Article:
Phil asked:

I intend to give myself a systematic classic liberal education for the next 5-10 years. I realize one could spend a lifetime with one philosopher such as Nietzsche, Aristotle, Plato, and many others. Having said that, I want to read the texts of about 25 or so of the greatest political and moral philosophers and determine for myself what they say. I have read many of them for school or pleasure already along with a lot of criticism but I want to start fresh.

My questions on how to proceed are manifold. I am equally interested in theology, and understand Aquinas and Augustine as well as others in the Christian tradition wrote on politics and morals so should I include them in my study? Or should I do a separate study on Christian philosophy? Should I narrow my focus to something specific like ‘what is the best form of government?’ or ‘what kind of person should governor’ ‘or ‘how should children be educated?’ I really am most interested in political philosophy and how it can be used for today’s problems.

The next question is, after reading Plato and analyzing it myself should I start on criticism of him to compare with my analysis or proceed to the next philosopher, who would most likely be Aristotle? Should I include novels and fiction like The Iliad, Don Quixote, Gulliver’s Travels, etc? And if I do, should I read them during the period of philosophy in which they were written or just as supplemental not in any particular order? Another idea I am considering is to just start with Homer, work through some histories and then begin Plato and see where that leads? There is just an overwhelming amount of work in the Western Tradition and I need guidance on where to begin and how to proceed.

Answer by Julian Plumley

The first thing is that philosophy isn’t really something you study, it is something you do. Treating it as ‘getting an education,’ especially treating it like learning history, is not a good idea. You risk getting part way into your programme and getting stuck and demotivated. You mention political philosophy. What about this is most interesting to you? What questions do you have, which authors have you always wanted to study? You can read some introductory articles on the subject, for example at the excellent Stanford Encyclopedia site: But what are you going to do with what you learn? Write a blog, write an essay, maybe contribute to Ask a Philosopher? Without knowing that, it is very hard to keep this effort up.

The second thing is that philosophy is by far the most confusing subject to study. The scope is enormous; there are no signposts. But it is critical for you to get ‘lost’ in philosophy, in order to really learn anything. It is emphatically not a subject where you can proceed from one classic book to another and eat it all up. Just learning what each philosopher said about such-and-such isn’t much use, because it will not be actionable for you. You should keep reading modern criticisms of classical works and up-to-date papers to better understand what you are looking at, and especially to see what questions they ask of the source materials. Follow your nose, browse and dip into things to see if they are useful for you. For sure, quite a lot of what you read will not make sense at first, but it may do later. And you will find your own voice.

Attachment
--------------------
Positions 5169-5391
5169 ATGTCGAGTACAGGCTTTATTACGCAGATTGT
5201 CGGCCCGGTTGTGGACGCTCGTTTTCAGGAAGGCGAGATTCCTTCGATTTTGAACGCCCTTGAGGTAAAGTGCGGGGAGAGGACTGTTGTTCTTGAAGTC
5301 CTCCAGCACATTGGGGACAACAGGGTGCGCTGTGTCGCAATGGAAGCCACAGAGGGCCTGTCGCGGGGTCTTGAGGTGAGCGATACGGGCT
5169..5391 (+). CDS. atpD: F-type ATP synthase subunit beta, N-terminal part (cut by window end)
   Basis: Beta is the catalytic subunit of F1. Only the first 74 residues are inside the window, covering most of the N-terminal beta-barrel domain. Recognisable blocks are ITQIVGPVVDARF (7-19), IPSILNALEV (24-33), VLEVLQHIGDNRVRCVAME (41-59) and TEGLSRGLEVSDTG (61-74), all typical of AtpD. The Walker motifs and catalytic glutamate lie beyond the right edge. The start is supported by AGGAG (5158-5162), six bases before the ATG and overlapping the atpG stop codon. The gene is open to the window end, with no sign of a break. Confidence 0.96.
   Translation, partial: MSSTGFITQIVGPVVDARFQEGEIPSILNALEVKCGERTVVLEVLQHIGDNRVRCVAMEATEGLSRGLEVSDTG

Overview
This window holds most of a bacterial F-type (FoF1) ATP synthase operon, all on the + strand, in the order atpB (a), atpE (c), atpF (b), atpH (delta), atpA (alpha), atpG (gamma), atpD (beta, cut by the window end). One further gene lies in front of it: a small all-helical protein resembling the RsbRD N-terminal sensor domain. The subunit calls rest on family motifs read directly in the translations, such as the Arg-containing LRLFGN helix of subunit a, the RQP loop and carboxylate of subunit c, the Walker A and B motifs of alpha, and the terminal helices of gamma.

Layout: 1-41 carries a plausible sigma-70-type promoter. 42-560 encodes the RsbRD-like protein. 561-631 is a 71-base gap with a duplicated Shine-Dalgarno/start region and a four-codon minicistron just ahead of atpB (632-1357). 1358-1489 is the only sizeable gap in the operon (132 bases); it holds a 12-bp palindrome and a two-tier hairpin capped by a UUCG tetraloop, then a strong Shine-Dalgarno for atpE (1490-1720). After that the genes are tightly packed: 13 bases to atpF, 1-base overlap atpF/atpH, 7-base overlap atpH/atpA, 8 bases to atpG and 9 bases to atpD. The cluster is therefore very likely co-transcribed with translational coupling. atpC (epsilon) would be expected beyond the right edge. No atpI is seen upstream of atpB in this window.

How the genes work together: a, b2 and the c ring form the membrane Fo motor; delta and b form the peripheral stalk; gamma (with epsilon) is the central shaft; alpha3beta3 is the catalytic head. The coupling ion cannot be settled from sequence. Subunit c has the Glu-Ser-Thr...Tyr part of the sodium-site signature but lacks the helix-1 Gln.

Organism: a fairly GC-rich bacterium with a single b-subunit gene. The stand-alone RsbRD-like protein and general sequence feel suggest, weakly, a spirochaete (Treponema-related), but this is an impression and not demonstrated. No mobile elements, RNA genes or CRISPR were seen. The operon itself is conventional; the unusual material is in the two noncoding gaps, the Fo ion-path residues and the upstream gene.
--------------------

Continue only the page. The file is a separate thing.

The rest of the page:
My specific advice is that you study for a qualification — one that has exams that test you. (I did the London philosophy BA, International program — but your choice should be guided by your interests.) This is not so much because you will end up with a certificate. There are two more important things that that. Firstly, the curriculum and the reading list will have hopefully been chosen by someone with wide experience of the subject. And secondly, because exams force you to put things together in your mind in a coherent way. They force you to stop being lost and find your own path through the material. Certainly, from my own experience, I don’t think I would have learned much without the discipline of essay-writing and exams.

Lastly, I question the premise of starting with classic texts, such as Plato, in order to understand today’s problems. Yes, they are relevant, but not always in an obvious way. Why not start with modern authors, and recent academic work? For sure, you will find that they refer back to Plato and all the rest. But then you will have some thread to follow when you read them yourself. This is not to say that gaining a broad knowledge of philosophy is not useful, it is. But philosophy is guided firstly by the questions we have now. Good luck!